I am certain, most of you would have at least heard of this ludicrous idea from 2016 when Elon claimed that we all are certainly living in a computer simulation. Interesting. However, ‘ludicrous' is subjective, hear me out or rather hear the article out. Before admonishing the idea as just something that is a product of lit grass (wink wink), give this article a shot to understand the possibility of existing (which is 20% apparently). Allow your mind to indulge in the possibility of being in a simulation and the graphics from this article will not disappoint you (Vox always knows what they’re doing). The article explores being in a simulation^2, i.e. being inside a simulation inside a simulation. Remember to put on your tin foil hat before reading.
Complement this with:
Nick Bostrom’s (an Oxford Professor) FAQ: https://www.simulation-argument.com/faq.html
and Nick's conversation with Lex Fridman: https://www.youtube.com/watch?v=rfKiTGj-zeQ
4. The World Atlas of Coffee by James Hoffman (Book)
Let us talk about the world’s largest unregulated drug that we comfortable giving to kids and adults alike. If you love coffee, this book is sure to intrigue you. Motivation to read this book comes from a humble realization about how little we know about so many of daily use items. For a long time I believed coffee beans grew as is (I know, what a nincompoop). Also, if you’re a nincompoop too, this is what coffee cherry fruit looks like.
This book is written by James Hoffman, a World Barista Champion (in case you’re wondering what they hell do they do in a ‘World Barista Championship’: https://www.youtube.com/watch?v=_DwZV17bek4&t=263s ).
Back to the book - it covers A to Z of coffee from the time it is grown till it reaches your nearest Starbucks or Blue Tokai, ranging from history of coffee, picking, fermenting, drying, grinding, roasting, packing, and tasting. It also discusses unspoken aspects such as fair trade (highly encourage you read up on this). More than 50% of the book is in-depth description of coffee from each coffee-producing countries, based on altitude, climate and technology. One question that will never stop bothering me is this - what made someone take a coffee cherry, process it and brew it without knowing what they’re doing?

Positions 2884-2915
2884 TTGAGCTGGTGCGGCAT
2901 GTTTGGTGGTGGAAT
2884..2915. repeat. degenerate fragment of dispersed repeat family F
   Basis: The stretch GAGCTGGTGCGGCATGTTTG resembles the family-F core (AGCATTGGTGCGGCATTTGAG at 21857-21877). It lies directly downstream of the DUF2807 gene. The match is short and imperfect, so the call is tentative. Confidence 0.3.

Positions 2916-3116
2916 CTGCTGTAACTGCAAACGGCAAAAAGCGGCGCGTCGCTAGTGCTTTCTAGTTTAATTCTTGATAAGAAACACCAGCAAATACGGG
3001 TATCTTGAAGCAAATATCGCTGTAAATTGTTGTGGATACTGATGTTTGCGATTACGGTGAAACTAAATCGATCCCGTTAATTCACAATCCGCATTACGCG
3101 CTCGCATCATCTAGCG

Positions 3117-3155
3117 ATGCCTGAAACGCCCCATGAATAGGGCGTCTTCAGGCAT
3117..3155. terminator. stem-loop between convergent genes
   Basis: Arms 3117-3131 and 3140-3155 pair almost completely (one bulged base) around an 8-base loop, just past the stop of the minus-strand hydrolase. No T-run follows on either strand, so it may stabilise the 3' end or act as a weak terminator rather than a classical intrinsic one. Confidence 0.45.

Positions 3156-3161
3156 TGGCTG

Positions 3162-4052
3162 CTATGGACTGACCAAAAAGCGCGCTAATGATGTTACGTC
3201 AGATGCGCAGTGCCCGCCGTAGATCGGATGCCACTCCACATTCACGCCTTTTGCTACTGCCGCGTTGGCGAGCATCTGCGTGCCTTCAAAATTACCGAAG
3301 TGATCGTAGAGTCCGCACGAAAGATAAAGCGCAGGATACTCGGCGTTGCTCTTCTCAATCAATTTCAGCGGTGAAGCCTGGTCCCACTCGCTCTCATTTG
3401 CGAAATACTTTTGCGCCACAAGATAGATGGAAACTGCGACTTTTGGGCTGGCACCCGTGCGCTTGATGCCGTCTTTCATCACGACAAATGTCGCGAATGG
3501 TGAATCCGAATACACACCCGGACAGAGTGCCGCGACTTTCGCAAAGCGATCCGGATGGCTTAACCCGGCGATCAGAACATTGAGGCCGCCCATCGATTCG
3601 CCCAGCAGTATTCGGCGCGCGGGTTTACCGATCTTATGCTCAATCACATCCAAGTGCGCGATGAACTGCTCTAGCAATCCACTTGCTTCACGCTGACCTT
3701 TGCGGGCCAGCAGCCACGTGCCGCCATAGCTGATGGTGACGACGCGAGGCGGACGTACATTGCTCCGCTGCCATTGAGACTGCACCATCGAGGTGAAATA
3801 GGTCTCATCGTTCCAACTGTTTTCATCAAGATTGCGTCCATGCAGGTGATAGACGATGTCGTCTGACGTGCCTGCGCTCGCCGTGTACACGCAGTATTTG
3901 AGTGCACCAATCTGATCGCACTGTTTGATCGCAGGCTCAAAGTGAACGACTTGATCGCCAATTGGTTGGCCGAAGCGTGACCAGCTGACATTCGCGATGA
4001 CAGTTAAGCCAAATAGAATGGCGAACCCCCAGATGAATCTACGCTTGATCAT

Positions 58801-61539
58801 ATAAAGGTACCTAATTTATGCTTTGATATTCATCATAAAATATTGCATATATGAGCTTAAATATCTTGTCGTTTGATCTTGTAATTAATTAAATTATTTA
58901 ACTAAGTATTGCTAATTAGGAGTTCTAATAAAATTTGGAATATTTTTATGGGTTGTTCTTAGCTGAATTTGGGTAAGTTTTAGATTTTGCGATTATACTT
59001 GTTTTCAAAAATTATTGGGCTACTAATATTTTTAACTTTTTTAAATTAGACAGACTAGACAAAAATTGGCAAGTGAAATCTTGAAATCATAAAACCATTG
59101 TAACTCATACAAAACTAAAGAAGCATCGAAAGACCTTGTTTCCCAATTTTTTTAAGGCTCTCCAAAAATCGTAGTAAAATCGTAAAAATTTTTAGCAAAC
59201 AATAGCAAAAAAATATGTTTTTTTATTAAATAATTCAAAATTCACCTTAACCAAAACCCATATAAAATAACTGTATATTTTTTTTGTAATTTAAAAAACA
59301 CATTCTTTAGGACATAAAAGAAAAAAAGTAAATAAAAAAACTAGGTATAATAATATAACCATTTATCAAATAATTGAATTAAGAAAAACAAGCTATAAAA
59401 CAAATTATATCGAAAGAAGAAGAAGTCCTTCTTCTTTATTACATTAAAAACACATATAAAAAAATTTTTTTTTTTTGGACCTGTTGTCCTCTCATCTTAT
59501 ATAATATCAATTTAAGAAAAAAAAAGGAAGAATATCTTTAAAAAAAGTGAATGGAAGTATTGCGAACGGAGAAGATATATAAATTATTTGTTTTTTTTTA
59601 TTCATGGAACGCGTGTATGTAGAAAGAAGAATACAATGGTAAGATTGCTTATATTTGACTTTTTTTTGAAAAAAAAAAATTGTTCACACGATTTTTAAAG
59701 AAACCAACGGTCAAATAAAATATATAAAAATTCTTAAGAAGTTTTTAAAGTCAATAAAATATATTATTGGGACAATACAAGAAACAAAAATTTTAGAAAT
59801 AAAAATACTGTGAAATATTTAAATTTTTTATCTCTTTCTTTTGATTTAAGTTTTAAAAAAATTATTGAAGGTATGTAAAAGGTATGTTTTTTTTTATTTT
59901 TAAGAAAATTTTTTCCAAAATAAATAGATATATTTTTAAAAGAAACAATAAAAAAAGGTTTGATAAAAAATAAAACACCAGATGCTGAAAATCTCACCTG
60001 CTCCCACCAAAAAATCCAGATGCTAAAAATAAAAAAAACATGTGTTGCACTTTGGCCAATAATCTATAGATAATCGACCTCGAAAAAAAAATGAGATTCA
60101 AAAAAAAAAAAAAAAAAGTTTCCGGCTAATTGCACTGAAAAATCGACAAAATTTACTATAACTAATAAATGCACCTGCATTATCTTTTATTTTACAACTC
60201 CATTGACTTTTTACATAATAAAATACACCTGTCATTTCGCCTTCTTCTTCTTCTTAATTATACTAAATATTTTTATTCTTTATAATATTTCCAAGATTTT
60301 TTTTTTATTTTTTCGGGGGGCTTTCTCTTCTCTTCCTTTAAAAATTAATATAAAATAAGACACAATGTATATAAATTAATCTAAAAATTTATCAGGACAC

Complement this with:
Michael Pollan’s take on caffeine: https://michaelpollan.com/books/caffeine-how-coffee-and-tea-created-the-modern-world/
James Hoffman’s YouTube channel: https://www.youtube.com/channel/UCMb0O2CdPBNi-QqPk5T3gsQ
5. Norse Mythology by Neil Gaiman (Audible, 6 hour 30 mins)
Continuing with the theme of nincompoop behavior, did you know Thor and Loki are part of actual Norse Mythology that people in Nordic countries believe in and not a product of Stan Lee’s imagination? Luckily on this one as well, turns out I wasn’t the only one. I highly recommend the Audible version (which I used) to listen to Norse Mythology through Neil Gaiman’s pacifying voice. In my opinion, listening to fiction on Audible at night is the adult version of bedtime stories and what better story to listen to than about the almighty gods of Asgard, covering their adventures.
How did Thor come to possess his Mjlörnir? Why did Odin, the Allfather lose his eye and why is he called the Allfather? You’ll find out. You also get an insight into lesser discussed figures such as Baldr the beautiful, Freyja, Fenrir the Great Wolf and many more. If you’re a Marvel Universe fan, you’re in for a treat. Complement this with Thor and Loki’s movies and TV series, and everything makes a lot more sense.
P.S.: even if you have no idea about the Marvel Universe, this book on a standalone basis has merit. I end this post with a punny meme (you were forewarned, don’t come at me).
Hope you enjoyed reading this edition. If any of the recommendations hit a chord with you or if you have recommendation in return for me, do let me know on Instagram (@malliketh). I will not take criticism on my puns well, forewarned again. You can also check out my blog.